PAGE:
Empowering Families

Effective stress management for children with chronic Illness

Childhood is marked by innocence and playfulness and holds a myriad of experiences and emotions. And yet, some children must also manage a time-consuming chronic illness, such as Type 1 diabetes (T1D).

Nearly 15,000 new cases of the illness are diagnosed in children each year in the United States. It has been estimated that T1D accounts for nearly $14.9 billion in health care costs annually and ranks as one of the costliest chronic diseases in the U.S.

Christine Feeley

Dr. Christine Feeley

When Dr. Christine Feeley, an assistant professor in the College of Nursing, met parents of children with T1D, they reported elevated stress and anxiety levels over their caregiving and child’s future. Parents and children also reported not getting enough sleep. This fueled Feeley’s interest in studying the effects of T1D on parents and children, including sleep patterns.

“Sleep is a difficult topic for many people. As a pediatric nurse, I witnessed first-hand how hard it was for both children and parents to sleep while in the hospital,” Feeley said. “It was a vicious cycle — sleep-deprived parents coming into the hospital with their child, getting disrupted sleep at the hospital, then being sent home with discharge instructions and a laundry list of follow-up appointments and reminders.

“It made me wonder if, or rather how, the lack of sleep was impacting other parts of their lives. My first study focused mainly on parental caregivers, then I started looking at both the parent and child. I quickly realized that parents and children are often linked. If the child is not sleeping well, the parent isn’t either.”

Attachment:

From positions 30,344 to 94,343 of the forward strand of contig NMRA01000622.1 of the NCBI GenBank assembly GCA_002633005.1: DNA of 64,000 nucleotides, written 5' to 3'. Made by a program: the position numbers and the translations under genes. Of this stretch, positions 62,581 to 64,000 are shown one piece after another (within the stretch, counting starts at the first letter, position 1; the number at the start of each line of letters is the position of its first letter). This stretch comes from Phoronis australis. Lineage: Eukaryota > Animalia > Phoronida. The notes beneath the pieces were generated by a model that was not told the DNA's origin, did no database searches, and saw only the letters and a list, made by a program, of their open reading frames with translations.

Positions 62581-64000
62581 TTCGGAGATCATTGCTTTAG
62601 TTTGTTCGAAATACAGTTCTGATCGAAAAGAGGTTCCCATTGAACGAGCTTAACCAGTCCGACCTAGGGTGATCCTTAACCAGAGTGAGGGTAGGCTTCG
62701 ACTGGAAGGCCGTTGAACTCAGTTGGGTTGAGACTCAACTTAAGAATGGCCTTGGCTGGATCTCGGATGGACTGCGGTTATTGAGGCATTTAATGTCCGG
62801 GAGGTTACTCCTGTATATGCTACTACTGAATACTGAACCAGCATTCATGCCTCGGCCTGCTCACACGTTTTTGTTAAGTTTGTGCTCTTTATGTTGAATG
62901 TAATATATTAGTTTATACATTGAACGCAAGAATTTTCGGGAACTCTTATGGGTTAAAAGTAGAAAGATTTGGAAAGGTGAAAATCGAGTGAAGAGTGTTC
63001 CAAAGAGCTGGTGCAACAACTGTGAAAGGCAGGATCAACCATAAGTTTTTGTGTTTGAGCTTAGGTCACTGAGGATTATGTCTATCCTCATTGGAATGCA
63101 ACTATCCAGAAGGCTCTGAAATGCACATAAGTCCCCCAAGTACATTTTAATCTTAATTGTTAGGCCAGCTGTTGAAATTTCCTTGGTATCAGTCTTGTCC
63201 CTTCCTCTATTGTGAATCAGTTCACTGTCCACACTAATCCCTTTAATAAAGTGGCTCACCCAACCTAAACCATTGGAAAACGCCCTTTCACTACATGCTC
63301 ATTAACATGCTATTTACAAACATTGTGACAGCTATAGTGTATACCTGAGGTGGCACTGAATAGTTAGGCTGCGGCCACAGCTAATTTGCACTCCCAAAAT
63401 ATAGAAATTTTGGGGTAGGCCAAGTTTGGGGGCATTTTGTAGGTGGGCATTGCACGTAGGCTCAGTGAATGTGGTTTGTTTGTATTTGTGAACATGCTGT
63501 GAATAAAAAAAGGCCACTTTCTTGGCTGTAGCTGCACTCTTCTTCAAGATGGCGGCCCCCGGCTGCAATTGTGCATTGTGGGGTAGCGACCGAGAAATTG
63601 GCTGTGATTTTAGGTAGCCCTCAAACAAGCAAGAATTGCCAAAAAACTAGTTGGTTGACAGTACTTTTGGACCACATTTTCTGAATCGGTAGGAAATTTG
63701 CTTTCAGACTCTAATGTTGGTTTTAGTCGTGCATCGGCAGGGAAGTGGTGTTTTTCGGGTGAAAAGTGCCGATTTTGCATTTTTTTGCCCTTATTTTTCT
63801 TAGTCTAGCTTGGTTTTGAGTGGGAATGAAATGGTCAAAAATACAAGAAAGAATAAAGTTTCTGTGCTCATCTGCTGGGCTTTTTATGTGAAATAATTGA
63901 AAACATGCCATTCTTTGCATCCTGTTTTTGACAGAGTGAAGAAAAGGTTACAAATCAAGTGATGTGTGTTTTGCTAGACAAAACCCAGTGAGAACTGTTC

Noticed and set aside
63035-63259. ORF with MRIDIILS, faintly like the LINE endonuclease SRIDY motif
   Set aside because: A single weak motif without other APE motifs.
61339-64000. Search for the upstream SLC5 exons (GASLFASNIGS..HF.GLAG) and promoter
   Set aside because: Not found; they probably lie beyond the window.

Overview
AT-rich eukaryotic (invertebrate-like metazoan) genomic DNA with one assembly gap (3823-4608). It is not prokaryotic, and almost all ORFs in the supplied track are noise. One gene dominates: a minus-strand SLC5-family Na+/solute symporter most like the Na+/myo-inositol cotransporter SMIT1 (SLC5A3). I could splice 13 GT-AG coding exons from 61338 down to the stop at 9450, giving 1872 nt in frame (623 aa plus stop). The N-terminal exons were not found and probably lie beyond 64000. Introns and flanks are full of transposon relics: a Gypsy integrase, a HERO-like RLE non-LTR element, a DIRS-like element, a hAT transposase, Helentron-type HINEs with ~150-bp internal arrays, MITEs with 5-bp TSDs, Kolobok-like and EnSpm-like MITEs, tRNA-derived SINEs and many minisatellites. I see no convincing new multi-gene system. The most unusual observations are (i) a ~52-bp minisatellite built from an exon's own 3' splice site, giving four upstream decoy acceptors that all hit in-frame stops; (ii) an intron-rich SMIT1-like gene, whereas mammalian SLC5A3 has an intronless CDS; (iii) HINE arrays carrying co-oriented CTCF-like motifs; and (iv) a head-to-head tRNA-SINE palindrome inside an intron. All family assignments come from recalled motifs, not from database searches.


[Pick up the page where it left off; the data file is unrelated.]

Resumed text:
Her focus on how sleep may affect children and their parents’ report of psychosocial and diabetes outcomes will determine the best practice for families navigating this disease and its long-term management.

“The acute and long-term complications of T1D can be devastating, including severe hypoglycemia, hospitalizations for diabetic ketoacidosis and, as adults, amputations, heart attacks and blindness,” Feeley said.

“As more and more children are diagnosed and sent home with a complex management plan, their parents are finding that they must assume a role beyond parenting that includes being a nurse, nutritionist, pharmacist, exercise specialist, physical therapist and case manager, among others. Children also must learn to take on these roles as they grow up and assume more responsibility for their diabetes management.”

A diagnosis of T1D comes with a multitude of lifestyle changes and care needs — everything from healthy eating and activity to insulin administration — that must now be carefully monitored and managed to avoid dangerous and costly complications. Hypoglycemia, for one, is a perpetual concern.

For parents to balance such responsibilities, adequate and good quality sleep tends to be a low priority, which may lead to chronic sleep deprivation.